Sunday, September 18, 2011

Truth, fact, reality and perception

As I do my work the question that always comes up is, What happened?  Thus begins the stories of how each person experienced the event.   Each person will have their own perception, which they see as the truth and present them as facts.  As each person gives their truth about the event little bridges will connect and the reality of the event will come out.

For sometime the world was hooked on Truth and Reconciliation commissions so that societies can deal with the reality of violent conflict.  These process are not about setting blame on anyone but more to clear the air so that future generations will know the closest possible reality of how and why society ripped itself apart. These questions will ultimately land on answers that point to a division in perception, truth and fact.

Now if you care to delve into the person I am you will understand that I see the complexity of simplicity.  In that I believe all wars start with poor communication, very simple.  Then the ball of hatred begins and builds into a rat nest of distorted perception, hell bent on revenge.  That festering hatred will grow and once the killing starts society is quickly spun into chaos, just look at the idiocy we have to endure daily with Isreal and Palestine.  A classic situation of "well thousands of years ago your brother pissed on my families goat".  That (fictional) simple act continued to the point where helicopters fire missiles into communities, suicide bombers walk onto busses.  The history of 1967, 1947, all the way back to Moses is brought into why killing another is justified.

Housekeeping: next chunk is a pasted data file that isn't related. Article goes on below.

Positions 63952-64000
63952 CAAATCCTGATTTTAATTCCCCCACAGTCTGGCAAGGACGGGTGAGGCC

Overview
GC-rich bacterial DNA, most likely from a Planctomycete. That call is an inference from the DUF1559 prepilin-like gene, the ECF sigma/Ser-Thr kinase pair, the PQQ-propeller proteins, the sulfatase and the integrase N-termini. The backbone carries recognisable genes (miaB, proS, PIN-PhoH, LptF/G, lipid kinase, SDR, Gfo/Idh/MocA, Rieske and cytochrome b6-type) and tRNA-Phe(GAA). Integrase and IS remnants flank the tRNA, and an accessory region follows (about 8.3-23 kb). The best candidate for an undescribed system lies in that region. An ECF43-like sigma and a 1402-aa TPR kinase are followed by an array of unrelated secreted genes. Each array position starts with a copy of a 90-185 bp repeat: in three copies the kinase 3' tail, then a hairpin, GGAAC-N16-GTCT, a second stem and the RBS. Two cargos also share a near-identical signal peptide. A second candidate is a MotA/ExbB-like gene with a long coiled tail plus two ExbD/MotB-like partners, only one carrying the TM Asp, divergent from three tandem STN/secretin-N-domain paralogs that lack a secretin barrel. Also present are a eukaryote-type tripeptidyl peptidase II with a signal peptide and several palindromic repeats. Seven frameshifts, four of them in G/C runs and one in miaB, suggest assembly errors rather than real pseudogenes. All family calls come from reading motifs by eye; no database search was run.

These firmly held truths of past events fuel a great many conflicts.  Even in our own personal lives, in marriages, friendships and places of work.  The best method I have found to deal with such frustrations when you are pissed off at the actions of others is to step away and think.  Often I say this phrase:

No matter what happened, I must believe that everyone is choosing the best possible option they see to ensure a peaceful society.

That was the best option they could see and choose.  Each time that thought process is taken, the shock of how complex life can get astounds me.  What set of circumstances evolved for that action to the best possible choice, what emotions were played upon and then I feel the dark spiral of hatred that spins.  At the bottom of that spiral there is always the question, How did that get so out of control so fast?

Thus begins the truth and reconciliation process to seek out truth, fact, reality and perception.

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